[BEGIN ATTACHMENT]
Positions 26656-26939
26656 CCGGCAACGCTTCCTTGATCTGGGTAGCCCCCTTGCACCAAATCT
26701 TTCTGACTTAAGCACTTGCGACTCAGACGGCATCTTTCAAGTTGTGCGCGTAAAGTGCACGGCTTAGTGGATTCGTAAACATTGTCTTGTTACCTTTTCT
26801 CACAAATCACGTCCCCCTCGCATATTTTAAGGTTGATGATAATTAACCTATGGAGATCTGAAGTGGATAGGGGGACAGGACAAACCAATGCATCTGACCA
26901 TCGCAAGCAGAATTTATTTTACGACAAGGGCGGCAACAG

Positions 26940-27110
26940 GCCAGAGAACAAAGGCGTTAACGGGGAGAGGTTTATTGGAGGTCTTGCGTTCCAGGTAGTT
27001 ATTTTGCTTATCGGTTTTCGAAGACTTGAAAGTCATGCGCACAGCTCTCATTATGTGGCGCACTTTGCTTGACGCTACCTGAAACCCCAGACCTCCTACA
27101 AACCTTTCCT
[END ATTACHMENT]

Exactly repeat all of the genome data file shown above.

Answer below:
Positions 26656-26939
26656 CCGGCAACGCTTCCTTGATCTGGGTAGCCCCCTTGCACCAAATCT
26701 TTCTGACTTAAGCACTTGCGACTCAGACGGCATCTTTCAAGTTGTGCGCGTAAAGTGCACGGCTTAGTGGATTCGTAAACATTGTCTTGTTACCTTTTCT
26801 CACAAATCACGTCCCCCTCGCATATTTTAAGGTTGATGATAATTAACCTATGGAGATCTGAAGTGGATAGGGGGACAGGACAAACCAATGCATCTGACCA
26901 TCGCAAGCAGAATTTATTTTACGACAAGGGCGGCAACAG

Positions 26940-27110
26940 GCCAGAGAACAAAGGCGTTAACGGGGAGAGGTTTATTGGAGGTCTTGCGTTCCAGGTAGTT
27001 ATTTTGCTTATCGGTTTTCGAAGACTTGAAAGTCATGCGCACAGCTCTCATTATGTGGCGCACTTTGCTTGACGCTACCTGAAACCCCAGACCTCCTACA
27101 AACCTTTCCT